Magnificent Manga by Jose Melendez

 

Urasawa's Modern Manga Classic

You Can Go Home Again

Anyone who watches my rants on CCW*TV will not be surprised to read that I have become increasingly disenchanted with the Big 2 comic publishers. Lame “blockbuster” events, rising cover prices, gratuitous deaths and clichéd storytelling are only a few of the problems that currently bother me. That’s not to say there aren’t any mainstream comics that I currently enjoy on a monthly basis. I do. They just seem too few and far between nowadays.

The Sentry Rips Another One!

The escalation of mean spiritedness, bloodshed and misogyny in American comics has become quite tiring. As a result of the persistent problems I’m having with the mainstream superhero books, I have rediscovered a lost love of mine: Manga.

Keeping up with Marvel. DC gets into the gratuitous violence act.

Even though U.S. comics were my introduction to the wonderful art form known as sequential art– Manga soon crept in and overtook my love for most capes and cowls… And I am quite certain that my affinity for anime had something to do with it.

Japanese produced animation has always struck a deep chord with me… Much more so than any old Hanna-Barbera “cartoon” ever could. Was it the seriousness of the subject matter, the captivating action sequences or how the animation cells meshed together so fluidly? If I had to choose between these reasons– I would choose all three.

After watching my first episodes of Battle of the Planets,  Captain Harlock– and eventually Robotech– how the hell could I ever be content to watch Scooby Doo?

In the late 80’s I was a complete, unapologetic Marvel Zombie. I did not care for anything DC offered– nor had my horizons expanded to vast and fertile area of independent comics.  That entire mindset changed one day while I was looking through a friend’s stack of books and came across a comic called Xenon.

♥ My first Manga ♥

The artwork on the cover caught my eye– feeling very familiar to me.  Not because it resembled any of the comics I had been reading but because it looked more like the great anime I had been watching.

Though the cover illustration was in color I soon realized that all the interior pages were in black and white. The concept wasn’t completely foreign to me as I had seen a couple of TMNT comics by this point… But Xenon just felt different from any book I had seen. The artwork was dark and gritty. Backgrounds and cityscapes were drawn with the precision of an architect. It had intricate robotic designs for the hero and the villain’s alter egos. All of this set against the backdrop of a Japanese high school.

Whatever this comic was about didn’t matter to me. All I knew was that I had to read it right away– along with every other issue my friend had collected.

AND THAT’S HOW IT ALL STARTED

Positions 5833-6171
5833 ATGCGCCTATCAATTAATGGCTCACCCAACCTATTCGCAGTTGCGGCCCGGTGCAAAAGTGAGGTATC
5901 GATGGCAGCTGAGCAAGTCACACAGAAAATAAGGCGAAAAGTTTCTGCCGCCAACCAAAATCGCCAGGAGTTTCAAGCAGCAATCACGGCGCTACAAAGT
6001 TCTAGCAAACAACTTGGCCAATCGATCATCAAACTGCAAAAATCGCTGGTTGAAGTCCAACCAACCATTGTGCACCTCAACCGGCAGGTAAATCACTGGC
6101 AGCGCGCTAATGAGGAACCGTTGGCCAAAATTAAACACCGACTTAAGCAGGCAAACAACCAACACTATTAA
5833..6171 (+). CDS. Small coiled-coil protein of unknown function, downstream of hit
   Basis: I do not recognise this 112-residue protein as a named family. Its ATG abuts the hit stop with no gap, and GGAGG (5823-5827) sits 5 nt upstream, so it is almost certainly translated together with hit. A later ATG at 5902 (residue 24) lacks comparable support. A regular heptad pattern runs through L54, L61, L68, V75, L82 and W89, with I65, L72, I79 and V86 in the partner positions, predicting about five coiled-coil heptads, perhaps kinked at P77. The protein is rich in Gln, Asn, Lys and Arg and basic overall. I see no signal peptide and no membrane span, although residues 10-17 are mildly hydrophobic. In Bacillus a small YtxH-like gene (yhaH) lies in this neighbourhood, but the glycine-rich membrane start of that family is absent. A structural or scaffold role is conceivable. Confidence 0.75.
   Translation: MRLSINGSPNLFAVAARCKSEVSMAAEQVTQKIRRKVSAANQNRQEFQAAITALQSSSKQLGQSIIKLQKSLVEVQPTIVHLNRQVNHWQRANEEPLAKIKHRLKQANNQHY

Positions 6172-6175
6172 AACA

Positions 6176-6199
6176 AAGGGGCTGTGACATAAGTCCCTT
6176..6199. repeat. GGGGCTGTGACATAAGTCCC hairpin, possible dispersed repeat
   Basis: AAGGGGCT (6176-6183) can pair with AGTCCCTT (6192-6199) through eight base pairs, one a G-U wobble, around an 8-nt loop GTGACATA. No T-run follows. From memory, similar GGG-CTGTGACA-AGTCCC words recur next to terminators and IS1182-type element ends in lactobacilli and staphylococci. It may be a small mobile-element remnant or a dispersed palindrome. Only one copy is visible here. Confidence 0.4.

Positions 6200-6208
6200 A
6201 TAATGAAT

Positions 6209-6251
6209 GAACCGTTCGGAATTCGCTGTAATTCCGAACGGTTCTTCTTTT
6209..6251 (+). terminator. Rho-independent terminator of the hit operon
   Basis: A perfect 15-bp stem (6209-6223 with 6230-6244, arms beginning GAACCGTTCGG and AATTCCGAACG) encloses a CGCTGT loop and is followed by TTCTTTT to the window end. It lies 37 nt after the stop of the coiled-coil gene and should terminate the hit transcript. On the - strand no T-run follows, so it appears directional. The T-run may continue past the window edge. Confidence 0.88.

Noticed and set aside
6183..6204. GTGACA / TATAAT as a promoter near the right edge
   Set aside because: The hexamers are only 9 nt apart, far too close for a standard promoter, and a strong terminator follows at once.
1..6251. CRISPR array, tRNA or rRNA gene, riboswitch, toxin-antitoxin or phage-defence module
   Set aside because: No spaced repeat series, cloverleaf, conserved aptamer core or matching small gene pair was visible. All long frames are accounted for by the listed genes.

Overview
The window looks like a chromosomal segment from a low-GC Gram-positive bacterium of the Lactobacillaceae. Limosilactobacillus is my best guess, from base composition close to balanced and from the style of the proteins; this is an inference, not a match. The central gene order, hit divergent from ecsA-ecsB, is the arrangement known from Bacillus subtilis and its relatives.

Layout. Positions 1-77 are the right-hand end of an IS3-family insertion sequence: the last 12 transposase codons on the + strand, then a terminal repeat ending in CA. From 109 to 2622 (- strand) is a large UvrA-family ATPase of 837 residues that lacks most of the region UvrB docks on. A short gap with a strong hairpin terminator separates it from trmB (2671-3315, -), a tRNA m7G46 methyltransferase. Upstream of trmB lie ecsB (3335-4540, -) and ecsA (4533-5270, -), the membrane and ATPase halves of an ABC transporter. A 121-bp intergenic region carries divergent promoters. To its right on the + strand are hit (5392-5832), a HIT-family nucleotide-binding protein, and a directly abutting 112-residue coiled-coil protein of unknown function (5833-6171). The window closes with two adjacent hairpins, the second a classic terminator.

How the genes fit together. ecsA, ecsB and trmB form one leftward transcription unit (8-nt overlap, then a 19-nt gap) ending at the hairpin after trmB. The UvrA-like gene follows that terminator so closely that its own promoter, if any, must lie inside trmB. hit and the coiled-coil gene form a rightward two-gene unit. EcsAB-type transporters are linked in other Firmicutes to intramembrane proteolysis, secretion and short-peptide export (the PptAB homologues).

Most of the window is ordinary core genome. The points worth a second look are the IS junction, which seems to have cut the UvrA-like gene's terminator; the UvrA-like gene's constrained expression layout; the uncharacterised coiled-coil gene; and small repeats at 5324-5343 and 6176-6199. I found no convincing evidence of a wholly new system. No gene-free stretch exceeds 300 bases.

Now Being Reprinted in Deluxe Editions

Soon I was adding all kinds of Manga books to my weekly pull list. The more Manga that became available (at the time it was a fairly slow trickle)– the more I wanted to buy. Titles like Appleseed, Ranma ½, Maison Ikkoku, Gunhed, Silent Mobius, Urusei Yatasura, Fist of the North Star and Nausicaa. As well as Ninja High School, The Dirty Pair and Gold Digger– all comics drawn by Americans with a profound influence from Japanese artists and anime.

These books gave me something that American comics couldn’t (or wouldn’t)– huge amounts of imagination. Where regular superhero comics seemed grounded in a reality populated by fantastical and impressive beings– the entire world of Manga seemed gloriously overloaded with the fantastical and the impressive. Each book had its own reality, not a shared one, and I seemed to never tire of discovering new worlds with each new manga I started to read.

Gantz-- Another great Manga

Thanks to the efforts of a growing number of companies like Viz and Dark Horse– Manga became even more predominant on comic shop shelves as the years passed. As anyone with a passing interest in the genre knows, Manga has since exploded far beyond comic specialty stores and now reaches the mainstream via national bookstore chains like Borders and Barnes & Noble.

A while ago Insideman contacted me about writing a Manga column for his Swear All you Like Blog– or maybe even a series of reviews. Whether this column becomes a reality on a regular basis remains to be seen– as life, work (and fun) always have a way of interrupting the best of plans. Still, I went back and forth concerning what topic to write about, what book to review for this post– and finally settled on letting you in on “where I’m coming from” when I am enjoying (and possibly even reviewing) manga.

Giving some background on what this art medium means to me– and the years I’ve been invested in it– may give you a better understanding of any future reviews. I was there almost at the beginning of the Manga industry in America… And to see it grow so vast in the last couple of decades simply amazes me.

Orange Jumpsuit Ninja. Not my favorite by far. Maybe it is yours.

It’s becoming tougher to find great books out there as the industry keeps growing– then contracting– and growing again. With a crowded field of books and various Manga companies starting , suspending or ceasing publication, hopefully I can steer you in the right direction. I want to help you experience some of the best the genre has to offer.

So, thanks Marvel and DC! If it weren’t for your poor attempts at keeping this comic fan satisfied– I may never have rediscovered my long-lost love.

 

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